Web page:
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Installed Linux Mint. 21.0

Judge

Well-Known Member
V.I.P Member
I reformatted a spare 250Gb SSD to load the latest version of Linux Mint. Works great, even on my ten-year old computer and an old Nvidia GTX650 Ti video card.

Frankly it has an identical look and feel to Linux Mint 20.3. However given how old my computer is, I elected to install Mint 21.0 from scratch rather than attempt an upgrade. I guess now I'll have to do some reading up to find out what really is different with this latest operating system. Though it is distinctly separate from prior versions, and is a "LTS" (long term support) version that won't expire until 2027. With this old computer I still had to go back and alter certain parameters of Intel HD Audio files as I did with Mint 20.3. No big deal, given all the online support out there for Linux Mint in general.

I'll probably reformat my 1TB SSD and install this new version of Linux Mint in the near future. Seems I'm already at a point where I can stop using Windows altogether. I still continue to hear ugly things about Windows 11, even though Microsoft's latest version is approaching the one year mark. I'm still on the fence about building another PC, dedicated to Windows 11 and gaming. With this operating system running so well, it gives me breathing room to decide if I even want to build another system.

Mint 21.0 Desktop.jpg
 
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Silhouette Mirage

Slimepunk's Not Dead!
V.I.P Member
I used to slap Ubuntu onto old systems that couldn't handle much else, but lately it seems like every time I do, the network adapter or something else just doesn't work despite obtaining all of the proper drivers and using the billions of workarounds people post all over the internet. Throwing a USB dongle in usually fixes the issue immediately, but at the cost of taking up precious resources.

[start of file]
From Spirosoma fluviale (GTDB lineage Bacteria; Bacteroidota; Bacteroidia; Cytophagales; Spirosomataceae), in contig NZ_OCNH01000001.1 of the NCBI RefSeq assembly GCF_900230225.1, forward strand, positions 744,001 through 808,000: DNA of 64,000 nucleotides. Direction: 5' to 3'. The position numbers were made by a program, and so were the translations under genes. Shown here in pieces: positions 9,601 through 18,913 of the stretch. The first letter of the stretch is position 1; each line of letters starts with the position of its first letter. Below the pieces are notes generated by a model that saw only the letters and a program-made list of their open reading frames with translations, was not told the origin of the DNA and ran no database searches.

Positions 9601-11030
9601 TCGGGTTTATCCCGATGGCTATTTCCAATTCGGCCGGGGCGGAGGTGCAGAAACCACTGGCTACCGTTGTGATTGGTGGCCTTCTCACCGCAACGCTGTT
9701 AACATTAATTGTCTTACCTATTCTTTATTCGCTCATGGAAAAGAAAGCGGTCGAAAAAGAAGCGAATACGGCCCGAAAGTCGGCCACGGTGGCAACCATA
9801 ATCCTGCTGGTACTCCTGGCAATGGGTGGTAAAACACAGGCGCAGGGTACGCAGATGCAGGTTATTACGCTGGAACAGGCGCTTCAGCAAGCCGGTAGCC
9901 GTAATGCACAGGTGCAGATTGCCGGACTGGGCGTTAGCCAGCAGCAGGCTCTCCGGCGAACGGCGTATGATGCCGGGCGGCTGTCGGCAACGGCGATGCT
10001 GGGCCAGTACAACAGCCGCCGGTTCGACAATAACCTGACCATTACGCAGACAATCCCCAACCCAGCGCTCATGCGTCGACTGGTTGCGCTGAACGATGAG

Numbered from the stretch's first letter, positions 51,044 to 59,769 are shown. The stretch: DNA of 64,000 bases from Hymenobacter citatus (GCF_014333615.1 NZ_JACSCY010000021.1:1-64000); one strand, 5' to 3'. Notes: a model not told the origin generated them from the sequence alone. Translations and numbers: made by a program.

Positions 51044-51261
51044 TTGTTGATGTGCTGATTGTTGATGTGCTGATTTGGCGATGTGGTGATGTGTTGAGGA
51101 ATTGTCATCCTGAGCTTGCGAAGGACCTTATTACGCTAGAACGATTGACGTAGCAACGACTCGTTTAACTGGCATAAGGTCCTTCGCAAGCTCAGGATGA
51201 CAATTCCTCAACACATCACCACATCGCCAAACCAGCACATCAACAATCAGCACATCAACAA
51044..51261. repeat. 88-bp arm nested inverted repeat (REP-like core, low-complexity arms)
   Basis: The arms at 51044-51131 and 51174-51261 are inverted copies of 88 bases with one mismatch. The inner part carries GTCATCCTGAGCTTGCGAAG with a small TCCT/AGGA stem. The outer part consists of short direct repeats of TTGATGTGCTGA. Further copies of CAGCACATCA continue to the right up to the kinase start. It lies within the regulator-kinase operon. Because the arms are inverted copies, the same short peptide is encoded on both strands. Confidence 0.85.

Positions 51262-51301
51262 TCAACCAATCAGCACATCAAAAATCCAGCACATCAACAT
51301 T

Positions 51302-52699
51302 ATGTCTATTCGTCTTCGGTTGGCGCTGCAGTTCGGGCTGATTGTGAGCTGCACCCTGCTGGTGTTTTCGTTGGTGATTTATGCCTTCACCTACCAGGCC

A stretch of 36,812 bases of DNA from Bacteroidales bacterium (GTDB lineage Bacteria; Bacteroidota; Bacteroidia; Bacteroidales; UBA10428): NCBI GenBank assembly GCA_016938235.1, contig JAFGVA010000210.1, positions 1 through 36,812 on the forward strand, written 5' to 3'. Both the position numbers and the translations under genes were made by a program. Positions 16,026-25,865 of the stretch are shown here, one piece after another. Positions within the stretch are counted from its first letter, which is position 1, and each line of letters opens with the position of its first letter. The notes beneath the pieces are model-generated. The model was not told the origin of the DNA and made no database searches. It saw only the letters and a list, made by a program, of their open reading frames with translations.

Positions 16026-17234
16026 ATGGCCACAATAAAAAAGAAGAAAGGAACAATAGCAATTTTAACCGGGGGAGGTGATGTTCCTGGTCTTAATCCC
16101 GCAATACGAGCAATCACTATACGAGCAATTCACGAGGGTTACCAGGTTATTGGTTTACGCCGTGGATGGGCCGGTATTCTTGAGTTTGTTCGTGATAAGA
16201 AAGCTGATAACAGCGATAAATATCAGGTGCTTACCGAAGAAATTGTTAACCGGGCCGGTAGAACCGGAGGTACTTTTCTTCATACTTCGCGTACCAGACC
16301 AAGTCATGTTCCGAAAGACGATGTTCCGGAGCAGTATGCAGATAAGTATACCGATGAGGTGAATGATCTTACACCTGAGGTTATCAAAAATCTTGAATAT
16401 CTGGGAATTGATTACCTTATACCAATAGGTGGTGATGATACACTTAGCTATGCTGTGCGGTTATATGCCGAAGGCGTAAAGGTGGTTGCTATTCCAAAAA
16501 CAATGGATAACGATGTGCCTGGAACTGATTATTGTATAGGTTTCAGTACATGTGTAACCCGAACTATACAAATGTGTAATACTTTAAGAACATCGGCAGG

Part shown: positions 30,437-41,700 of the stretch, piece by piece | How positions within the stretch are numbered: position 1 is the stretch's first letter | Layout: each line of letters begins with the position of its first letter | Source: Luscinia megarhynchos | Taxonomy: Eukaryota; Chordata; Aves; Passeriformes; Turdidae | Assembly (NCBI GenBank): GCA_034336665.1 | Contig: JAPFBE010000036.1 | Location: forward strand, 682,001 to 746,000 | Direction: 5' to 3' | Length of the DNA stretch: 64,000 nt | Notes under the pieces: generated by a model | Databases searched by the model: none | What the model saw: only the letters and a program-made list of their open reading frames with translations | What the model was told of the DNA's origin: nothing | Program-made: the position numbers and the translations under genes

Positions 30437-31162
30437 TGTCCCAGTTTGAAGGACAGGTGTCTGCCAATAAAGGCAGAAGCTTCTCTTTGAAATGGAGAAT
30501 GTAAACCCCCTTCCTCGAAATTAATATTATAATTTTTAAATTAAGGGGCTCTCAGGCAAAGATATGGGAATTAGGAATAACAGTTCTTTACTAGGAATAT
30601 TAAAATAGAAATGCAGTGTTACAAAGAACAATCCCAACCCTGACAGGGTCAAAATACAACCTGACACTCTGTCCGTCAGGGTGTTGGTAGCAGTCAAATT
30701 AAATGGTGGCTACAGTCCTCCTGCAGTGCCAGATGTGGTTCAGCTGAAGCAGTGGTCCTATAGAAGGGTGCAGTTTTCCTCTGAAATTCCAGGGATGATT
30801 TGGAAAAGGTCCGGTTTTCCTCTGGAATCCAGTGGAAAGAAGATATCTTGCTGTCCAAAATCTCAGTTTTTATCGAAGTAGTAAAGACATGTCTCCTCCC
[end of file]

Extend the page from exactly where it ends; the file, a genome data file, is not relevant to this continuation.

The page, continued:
I don't like to be an OS fanboy, but I'd much rather revive a dead system with 7, 8 or 10 if it's up for the task (or potentially XP black, even, despite the risks). 11 is pretty spiffy with its subsystem for Android, too. I have way too much of a reliance on Windows-based DAWs and editors to make the change, but I remain intrigued nonetheless.

What are your personal drawbacks to W11 by the way?
 

Judge

Well-Known Member
V.I.P Member
What are your personal drawbacks to W11 by the way?
The most basic- and devastating drawbacks:

My motherboard does not have Trusted Platform Module 1, let alone 2.0. And my Secure Boot feature is probably just as incompatible. And of course, I have a powerful, but dated third generation CPU. An Intel i5 3570.

All of which make my existing system ineligible to install Windows 11 per Microsoft which also insists on CPUs no earlier than an eighth generation. Fine...I've switched to Linux. Problem solved.

I'm well aware of the existing hacks to get around such things, but it does seem that Microsoft is incrementally creating countermeasures to discourage use of such things. I even heard recently that they are blocking the downloading of Rufus. Though I've always used Balena-Etcher to create bootable flash drives for Linux distros.

I have Windows XP on a 20 year old legacy system, but frankly I never seem to use it any more. I've just become disgusted towards Microsoft in general. Seems Windows 11 is even less customizable than Windows 10, particularly regarding the task bar. In Linux Mint you can change nearly everything when it comes to the "panel"- (taskbar).

One thing I really appreciate about Linux Mint 21.0 is that it will be supported two years beyond that of Windows 10. Like Mint 20.3 installing Mint 21.0 wasn't a cakewalk. But the work it takes to get it all running properly is worth it, IMO.
 
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Judge

Well-Known Member
V.I.P Member
Came across this Chris Titus video on Microsoft. IMO a much more objective criticism of Microsoft. It reminded me of Henry Ford's far too long love affair with his Model T. A relationship that America eventually tired of, and moved on.

 
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